The Christmas Tree in the Pasture

by George T. Crowley, Jr.
January 2, 1931 - May 19, 2014

Christmas Tree

It was just a few days before Christmas and it was a beautiful day for wintertime. I decided to clear the front pasture of weeds, small trees and brush. This was necessary, because if I didn't mow, we would not be able to see the pretty pond from the Triple C Ranch house. I put on my gloves and warm cap and started my tractor with the big mower. I began mowing back and forth, back and forth. As I was mowing, I noticed a small tree. It was a tiny cedar tree, barely tall enough to come to my granddaughter's knees. I said to myself, "I'll mow down that little tree because I don't want cedar trees growing in my pasture."

On the next trip back or forth - I can't remember which - I was coming toward the tree to mow it down. Something darted in front of the tractor. I jerked the steering wheel to avoid a collision and in doing so I completely missed the little cedar tree. Charlie Cottontail I stopped the tractor because - would you believe? - right beside the big tractor wheel stood a rabbit! He was standing on his two hind legs. His nose was twitching, his eyes were alert and his little stubby tail was wiggling so fast it was fanning up dirt.

When I regained my breath, I looked at the rabbit and laughingly said, "What's your name?" To my very great surprise, I heard a small voice say, " My name is Charlie Cottontail, and I don't want you to cut down our Christmas Tree! It's a Christmas tree for all the little creatures of the pasture."

I tried to shake the sounds out of my ears because I know that rabbits can't talk. I stopped and lit my pipe and then I decided that I would ask that rabbit Charlie another question. I said,"Who are the other creatures of the pasture, Charlie?" The rabbit say, " Well, there"s Amy Armadillo, Stinky Skunk, Freddy Field Mouse and Goofy Gopher, to name a few."

I said, "Gee, that's quite a crowd! By the way Charlie, where did that tiny cedar tree come from? After all they are not usually found in these pastures." Charlie replied, "A big black bird, Connie Crow, brought it to us a couple of years ago. Of course, she didn't bring us a whole tree. She brought us a seed. We planted the seed and, as you can see, it grew. Connie Crow said the tree is her Christmas present to all the little creatures of the pasture.

Farmer George, if you mow it down, we will all be very sad. The larger creatures - the deer, the coyotes and cattle - can choose a big oak for their Christmas tree. We small animals cannot reach the limbs of those trees to put on decorations," said Charlie. I asked, "What do the small creatures use for decorations?" He said, "Amy Armadillo will bring bright red leaves from the sumac bush. Stinky SkunkStinky Skunk will give little white hairs from his tail. Freddy Field Mouse and Goofy Gopher will bring acorns and hang them on the tree for bells. As for me, I'll find the prettiest yellow leaf from the cottonwood tree and, because I stand the tallest, I will place it on top of the tree."

Again, I thought to myself, this is really funny. Rabbits can't talk. Perhaps it's just the wind in my ears or maybe it's just the toll of the years. Anyway, I will just finish mowing down this little tree and surely the voice and the rabbit will leave me. Just as I started the tractor, I noticed that the dirt close to where Charlie had been standing seemed to be moving.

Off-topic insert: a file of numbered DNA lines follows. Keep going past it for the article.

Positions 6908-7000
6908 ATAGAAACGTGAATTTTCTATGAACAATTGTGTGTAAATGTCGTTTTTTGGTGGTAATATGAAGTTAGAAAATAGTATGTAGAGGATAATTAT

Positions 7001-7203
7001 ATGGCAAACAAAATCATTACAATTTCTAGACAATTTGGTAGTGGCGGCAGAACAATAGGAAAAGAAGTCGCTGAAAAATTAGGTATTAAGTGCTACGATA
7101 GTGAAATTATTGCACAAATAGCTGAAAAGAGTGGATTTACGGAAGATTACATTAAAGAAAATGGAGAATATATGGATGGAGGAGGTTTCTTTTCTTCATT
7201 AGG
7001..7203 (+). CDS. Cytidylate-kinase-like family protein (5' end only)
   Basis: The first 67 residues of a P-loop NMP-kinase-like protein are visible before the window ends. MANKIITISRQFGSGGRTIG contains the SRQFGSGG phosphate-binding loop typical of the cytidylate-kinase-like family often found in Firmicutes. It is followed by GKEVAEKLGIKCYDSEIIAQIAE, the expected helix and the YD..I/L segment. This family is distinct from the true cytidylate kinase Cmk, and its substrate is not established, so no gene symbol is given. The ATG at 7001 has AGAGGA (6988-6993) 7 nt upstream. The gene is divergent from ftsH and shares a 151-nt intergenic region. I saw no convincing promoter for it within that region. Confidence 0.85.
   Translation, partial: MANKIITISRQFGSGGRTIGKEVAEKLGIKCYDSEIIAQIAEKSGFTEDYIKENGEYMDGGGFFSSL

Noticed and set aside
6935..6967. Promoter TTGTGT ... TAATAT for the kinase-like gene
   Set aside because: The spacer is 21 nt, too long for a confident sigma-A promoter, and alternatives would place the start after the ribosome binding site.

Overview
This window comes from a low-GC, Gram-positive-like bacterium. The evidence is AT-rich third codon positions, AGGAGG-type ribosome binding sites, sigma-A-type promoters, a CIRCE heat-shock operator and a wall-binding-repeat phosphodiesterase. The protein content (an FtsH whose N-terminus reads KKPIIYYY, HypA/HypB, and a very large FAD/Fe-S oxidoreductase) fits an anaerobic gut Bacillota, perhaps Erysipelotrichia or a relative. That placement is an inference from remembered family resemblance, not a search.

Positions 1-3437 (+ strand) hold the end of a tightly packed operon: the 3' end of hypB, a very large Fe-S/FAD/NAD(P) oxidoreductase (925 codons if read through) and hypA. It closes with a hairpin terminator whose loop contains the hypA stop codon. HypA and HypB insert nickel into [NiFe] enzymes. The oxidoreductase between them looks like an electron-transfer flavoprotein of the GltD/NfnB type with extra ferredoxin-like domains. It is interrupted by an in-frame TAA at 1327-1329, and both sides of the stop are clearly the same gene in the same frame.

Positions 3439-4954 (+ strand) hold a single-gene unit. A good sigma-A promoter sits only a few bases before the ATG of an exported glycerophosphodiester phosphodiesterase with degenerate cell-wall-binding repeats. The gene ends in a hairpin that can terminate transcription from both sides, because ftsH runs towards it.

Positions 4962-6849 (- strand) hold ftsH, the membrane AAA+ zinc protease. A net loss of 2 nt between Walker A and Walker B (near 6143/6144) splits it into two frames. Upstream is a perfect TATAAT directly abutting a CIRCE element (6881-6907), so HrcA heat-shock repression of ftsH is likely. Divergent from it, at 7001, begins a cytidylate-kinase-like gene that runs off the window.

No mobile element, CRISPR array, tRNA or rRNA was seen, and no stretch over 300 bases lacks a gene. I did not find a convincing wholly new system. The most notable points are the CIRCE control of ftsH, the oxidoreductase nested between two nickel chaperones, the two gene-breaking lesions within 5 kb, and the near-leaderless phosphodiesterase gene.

Before I could put the tractor in gear I heard another voice: "Stop, Farmer George, and listen to me!" I looked around and saw a small head poke its way out of the ground just at the place I had seen the dirt move. It was Goofy Gopher, I supposed. "Farmer George," he continued, "You've got a couple problems. First you know that we animals can't talk and yet you stopped your mowing to listen to us." Your second problem is forgetting that all animals are God's creatures. Remember the Sunday school song you used to sing 'All creatures great and small, the Lord God loves them all'?" The little creatures of the pasture would like to celebrate Christmas just as you larger creatures do.

Then Goofey Gopher said," We will make a deal with you. If you will not mow down this tiny cedar tree and help us by mowing around it so it will be easy to see, we little creatures of the pasture will decorate it each year and share it with you and your family at Christmas."

I didn't answer; I just nodded my head "yes" as I began to remember a Christmas a long time ago when our daughters were small children. I cut down a small cedar tree from the ranch and we decorated it for them. It looked like the one in the pasture and it made a fine Christmas tree which we enjoyed very much. I made up my mind right then: I will never mow down the little tree. I will let it grow so that the little creatures of the pasture will always have a Christmas tree at the ranch.

Christmas Tree

Asleep that night; in my dreams I could see
a flurry of activity around the little tree.
The leaves were hung and the acorns were placed
Spider's webbed icicles and circle's with grace
A yellow leaf placed on top of the tree
Firmly attached by the wax of a Bee.
The work almost done, all gathered to see
the final decoration of this tiny Christmas tree.
When the moonlit webs were covered with dew,
showing sparkles of light when a small wind blew
They knew the tree was decorated just right
There were ooh's and ah's of joy from the Creatures that night.


~ The End ~

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"It's Beginning to Look a Lot Like Christmas"
MIDI sequence by Martha Decker

Illustration of Christmas tree by Pat Crowley

Story and Illustration by © 1996-2014 by George T. Crowley, Jr.
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